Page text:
The sun was still high in the sky when Lizzie was woken up by the panicked thrashing of Bobby as he let out startled gasps of pain.
“Oof! Ouch! Bollocks!” said the boy.
Lizzie was safely ensconced in the fabric of the kite, so it was with some difficulty that she peered over the edge and through the leaves of the tree in time to see the boy fall from one of the lower branches, and land among the fallen apples on the soft grass below.
“Bobby!” said the girl with real concern, “are you all right?”
The stupid boy uncrossed his eyes and found the face of Lizzie high above him, then squinted as the sun revealed itself from behind a puffy white cloud. “I’m fine, Lizzie. I just fell out of the tree is all.”
“Give me a moment,” said Lizzie, gathering her things together and assessing the best way to descend from the tree, “I’ll be down shortly.”
It would have been easy, from the safety of her secure roost in the tree, to make fun of the slow witted Bobby for falling to the ground as he did, but as Lizzie began to declimb, she realized just how difficult such an effort was. Her coat and case of matchboxes became tangled in branches, forcing her to eventually remove them and drop them into the hands of Bobby below.
As she descended, the branches thickened, and it became easier. Still, a wayward branch somehow caught the handle of the dueling pistol she had tucked away, and sent the gun careening through the branches and onto the ground.
“Blimey!” said Bobby, picking up the gun and staring down the barrel, “where did you get a pistol, Lizzie?”
Lizzie dropped to the ground and snatched the gun from the boy before he hurt himself. “I found it,” she replied, stuffing the weapon back into her belt.
“Oh,” said Bobby, as Lizzie retrieved her coat and case of matches. “Did you find it near the dead man in the alleyway?”
Lizzie recalled the man she had shot. Seeing no reason to lie, she said, “Yes.”
“Why would someone leave such a nice pistol behind?” asked the boy, stretching Lizzie’s patience near to breaking.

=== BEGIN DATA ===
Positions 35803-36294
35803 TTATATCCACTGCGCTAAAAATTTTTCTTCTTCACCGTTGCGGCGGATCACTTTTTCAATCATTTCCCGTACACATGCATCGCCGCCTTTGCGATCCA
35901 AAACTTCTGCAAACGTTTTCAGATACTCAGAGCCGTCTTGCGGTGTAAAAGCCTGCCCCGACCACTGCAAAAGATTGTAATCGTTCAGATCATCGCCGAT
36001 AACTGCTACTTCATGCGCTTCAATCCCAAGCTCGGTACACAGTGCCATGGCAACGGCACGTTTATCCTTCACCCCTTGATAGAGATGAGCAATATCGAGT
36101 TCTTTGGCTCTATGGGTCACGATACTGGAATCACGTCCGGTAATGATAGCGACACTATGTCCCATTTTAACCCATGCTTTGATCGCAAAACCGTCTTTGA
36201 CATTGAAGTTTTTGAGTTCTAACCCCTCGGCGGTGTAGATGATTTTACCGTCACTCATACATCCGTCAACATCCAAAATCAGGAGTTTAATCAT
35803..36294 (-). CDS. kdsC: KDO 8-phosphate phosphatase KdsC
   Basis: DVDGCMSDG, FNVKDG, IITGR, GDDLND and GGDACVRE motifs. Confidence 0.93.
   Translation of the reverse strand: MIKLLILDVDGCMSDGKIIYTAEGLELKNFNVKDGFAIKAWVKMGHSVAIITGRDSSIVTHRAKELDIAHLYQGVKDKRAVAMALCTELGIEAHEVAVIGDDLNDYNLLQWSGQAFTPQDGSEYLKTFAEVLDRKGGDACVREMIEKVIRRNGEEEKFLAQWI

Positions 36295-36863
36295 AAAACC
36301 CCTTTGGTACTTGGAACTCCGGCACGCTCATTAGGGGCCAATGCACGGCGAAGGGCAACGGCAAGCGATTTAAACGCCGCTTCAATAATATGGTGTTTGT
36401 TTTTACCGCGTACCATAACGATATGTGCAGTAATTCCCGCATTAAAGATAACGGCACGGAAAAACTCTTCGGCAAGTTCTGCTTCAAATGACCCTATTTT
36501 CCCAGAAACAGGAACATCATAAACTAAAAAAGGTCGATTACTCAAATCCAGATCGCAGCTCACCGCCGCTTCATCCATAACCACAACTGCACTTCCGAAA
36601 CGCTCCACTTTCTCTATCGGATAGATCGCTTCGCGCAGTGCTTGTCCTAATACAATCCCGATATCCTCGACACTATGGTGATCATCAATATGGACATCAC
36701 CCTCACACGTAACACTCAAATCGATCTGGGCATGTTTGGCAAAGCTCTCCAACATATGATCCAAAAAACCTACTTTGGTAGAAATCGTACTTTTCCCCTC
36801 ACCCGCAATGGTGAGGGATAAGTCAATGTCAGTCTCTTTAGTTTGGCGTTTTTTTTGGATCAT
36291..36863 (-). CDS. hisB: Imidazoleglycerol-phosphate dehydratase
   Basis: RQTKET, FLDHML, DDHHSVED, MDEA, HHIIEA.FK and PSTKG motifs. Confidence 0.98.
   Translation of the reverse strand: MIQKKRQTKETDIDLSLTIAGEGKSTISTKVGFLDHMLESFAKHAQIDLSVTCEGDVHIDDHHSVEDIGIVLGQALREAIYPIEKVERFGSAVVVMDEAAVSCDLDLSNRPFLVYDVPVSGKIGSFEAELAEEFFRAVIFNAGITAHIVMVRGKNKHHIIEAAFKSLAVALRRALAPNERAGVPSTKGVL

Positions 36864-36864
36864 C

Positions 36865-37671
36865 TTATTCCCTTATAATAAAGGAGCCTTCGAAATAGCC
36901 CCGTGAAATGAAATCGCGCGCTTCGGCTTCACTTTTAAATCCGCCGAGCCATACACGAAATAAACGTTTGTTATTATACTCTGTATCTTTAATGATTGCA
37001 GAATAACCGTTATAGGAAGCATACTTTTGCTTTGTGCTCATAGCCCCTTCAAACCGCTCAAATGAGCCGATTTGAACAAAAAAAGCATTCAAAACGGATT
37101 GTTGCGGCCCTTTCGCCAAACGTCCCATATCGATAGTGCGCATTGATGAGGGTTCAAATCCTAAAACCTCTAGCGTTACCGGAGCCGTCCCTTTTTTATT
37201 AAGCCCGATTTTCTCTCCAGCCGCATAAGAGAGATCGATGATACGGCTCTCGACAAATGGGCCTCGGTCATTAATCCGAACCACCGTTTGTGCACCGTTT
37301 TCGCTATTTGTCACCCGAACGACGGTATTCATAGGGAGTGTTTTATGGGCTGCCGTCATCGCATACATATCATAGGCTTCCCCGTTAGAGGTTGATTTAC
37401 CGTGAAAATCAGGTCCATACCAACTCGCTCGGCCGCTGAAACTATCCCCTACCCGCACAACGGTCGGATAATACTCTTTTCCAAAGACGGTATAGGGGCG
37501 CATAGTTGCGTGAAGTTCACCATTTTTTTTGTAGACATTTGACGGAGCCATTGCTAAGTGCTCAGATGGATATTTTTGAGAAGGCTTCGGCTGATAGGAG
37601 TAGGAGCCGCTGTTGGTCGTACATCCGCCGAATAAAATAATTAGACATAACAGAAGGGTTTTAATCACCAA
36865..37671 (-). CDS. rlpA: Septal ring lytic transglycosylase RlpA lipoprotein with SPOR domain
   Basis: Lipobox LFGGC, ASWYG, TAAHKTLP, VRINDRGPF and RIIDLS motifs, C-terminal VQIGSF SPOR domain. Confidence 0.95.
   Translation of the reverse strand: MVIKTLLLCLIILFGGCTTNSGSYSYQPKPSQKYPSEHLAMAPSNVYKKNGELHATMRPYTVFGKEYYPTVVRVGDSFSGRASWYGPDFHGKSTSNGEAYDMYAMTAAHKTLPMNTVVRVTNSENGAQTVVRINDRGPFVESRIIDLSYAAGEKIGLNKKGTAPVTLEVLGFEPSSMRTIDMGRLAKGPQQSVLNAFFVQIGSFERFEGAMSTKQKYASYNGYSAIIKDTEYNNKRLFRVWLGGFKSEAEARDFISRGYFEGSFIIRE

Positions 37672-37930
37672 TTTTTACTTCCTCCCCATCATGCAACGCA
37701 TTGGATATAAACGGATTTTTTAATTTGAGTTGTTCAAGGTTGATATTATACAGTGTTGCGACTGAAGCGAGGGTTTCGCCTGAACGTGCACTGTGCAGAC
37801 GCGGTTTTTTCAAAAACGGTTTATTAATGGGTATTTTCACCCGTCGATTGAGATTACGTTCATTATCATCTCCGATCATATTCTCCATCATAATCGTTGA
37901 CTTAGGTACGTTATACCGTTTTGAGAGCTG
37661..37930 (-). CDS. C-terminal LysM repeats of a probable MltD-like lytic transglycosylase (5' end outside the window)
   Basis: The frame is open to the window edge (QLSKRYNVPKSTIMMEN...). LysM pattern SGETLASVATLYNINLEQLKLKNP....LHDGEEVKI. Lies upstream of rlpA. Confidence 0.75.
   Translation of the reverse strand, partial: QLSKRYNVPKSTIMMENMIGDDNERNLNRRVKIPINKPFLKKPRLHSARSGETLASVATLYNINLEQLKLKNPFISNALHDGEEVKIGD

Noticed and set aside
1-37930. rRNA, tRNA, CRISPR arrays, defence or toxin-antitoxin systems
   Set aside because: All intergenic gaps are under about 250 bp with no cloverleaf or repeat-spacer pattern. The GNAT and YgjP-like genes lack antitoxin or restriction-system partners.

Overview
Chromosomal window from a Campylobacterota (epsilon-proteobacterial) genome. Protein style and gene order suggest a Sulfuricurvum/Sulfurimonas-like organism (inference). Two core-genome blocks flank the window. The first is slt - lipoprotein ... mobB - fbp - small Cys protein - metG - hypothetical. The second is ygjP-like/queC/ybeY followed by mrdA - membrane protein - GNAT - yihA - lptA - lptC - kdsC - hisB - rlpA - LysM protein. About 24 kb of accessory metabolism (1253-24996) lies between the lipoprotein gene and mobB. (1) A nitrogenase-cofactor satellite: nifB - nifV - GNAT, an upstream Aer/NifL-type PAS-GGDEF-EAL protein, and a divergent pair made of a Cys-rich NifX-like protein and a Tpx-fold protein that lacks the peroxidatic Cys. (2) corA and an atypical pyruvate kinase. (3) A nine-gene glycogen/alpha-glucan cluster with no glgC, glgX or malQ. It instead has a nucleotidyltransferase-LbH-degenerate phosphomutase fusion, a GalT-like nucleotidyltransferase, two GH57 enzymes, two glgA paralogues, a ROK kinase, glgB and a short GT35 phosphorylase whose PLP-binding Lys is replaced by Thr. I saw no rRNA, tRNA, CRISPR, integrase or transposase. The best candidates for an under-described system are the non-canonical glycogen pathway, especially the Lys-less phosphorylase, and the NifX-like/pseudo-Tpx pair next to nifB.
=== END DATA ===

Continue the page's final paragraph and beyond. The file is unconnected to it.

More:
“Let us talk about this later, Bobby,” said Lizzie sharply, “we have to figure out where we are, and how we are to get back to London.”
Lizzie’s sharp tone quelled the boy’s questions, and Lizzie took her first good look around the forest they had landed in. The apple tree in which they had spent the night was one of a great many fruit trees that grew around this area. Nearby were pear, cherry and lemon trees, as well as a great variety of trees with fruits Lizzie had never seen before. Lizzie picked a delicious cherry, and spit the pit onto the ground.
Bobby was making a sour face, having bitten into a very large and juicy lime. “I like it here,” said the boy, “fruit grows on trees.”
“That’s all well and good, Bobby,” said the girl in response, “but I left Patches behind when the kite took us away. I need to get back to him.”
“Well,” said Bobby, dropping the sour lime in favor of a sweet peach, “we came from that direction…”
Bobby pointed in the direction of the desert they had only a few hours previously. Lizzie let out a shudder in response.
“No,” said Lizzie firmly, “we shall have to find a way home that doesn’t involved trekking across a desert with no water and no food.”
A gentle breeze filled the air, and the dragon kite on the tree above them suddenly swelled and took to the air. Bits of the cloth used to make the kite were entangled in the tree’s branches, but one by one the branches let go, and the dragon kite was suddenly free. It flew up and then, catching a higher stronger wind, sailed off to the east, away from the desert and away from the two adventurers.
“Let us follow the kite!” said Bobby with excitement.
Lizzie could think of no reason not to, and nodded her assent. Carrying her coat in her arms, because it was too warm to wear it, Lizzie and Bobby walked off through the forest in pursuit of the dragon kite.
They did not have to walk far before discovering a small farmhouse and a brick road. The dragon kite was now high in the sky and moving too quickly to keep up with. Soon it was just a tiny white dot and then it was gone.